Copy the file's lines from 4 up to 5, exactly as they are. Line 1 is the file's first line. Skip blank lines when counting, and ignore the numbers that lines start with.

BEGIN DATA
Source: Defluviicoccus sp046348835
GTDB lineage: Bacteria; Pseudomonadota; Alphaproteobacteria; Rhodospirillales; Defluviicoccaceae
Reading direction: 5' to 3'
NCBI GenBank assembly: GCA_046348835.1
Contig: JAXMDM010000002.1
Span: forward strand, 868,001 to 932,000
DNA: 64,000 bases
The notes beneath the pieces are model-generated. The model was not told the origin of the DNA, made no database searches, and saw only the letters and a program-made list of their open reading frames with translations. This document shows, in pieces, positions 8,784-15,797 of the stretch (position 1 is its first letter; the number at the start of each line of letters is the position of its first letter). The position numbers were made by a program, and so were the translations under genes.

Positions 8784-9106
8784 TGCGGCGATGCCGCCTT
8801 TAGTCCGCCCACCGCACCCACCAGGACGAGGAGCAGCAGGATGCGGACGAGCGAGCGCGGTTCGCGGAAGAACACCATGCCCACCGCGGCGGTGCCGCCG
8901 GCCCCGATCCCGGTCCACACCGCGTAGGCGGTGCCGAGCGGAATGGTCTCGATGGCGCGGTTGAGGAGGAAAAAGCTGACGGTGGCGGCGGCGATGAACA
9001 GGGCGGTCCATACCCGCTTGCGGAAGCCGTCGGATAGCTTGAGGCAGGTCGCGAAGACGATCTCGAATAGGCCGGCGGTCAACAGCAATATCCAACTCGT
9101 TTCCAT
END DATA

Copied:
NCBI GenBank assembly: GCA_046348835.1
Contig: JAXMDM010000002.1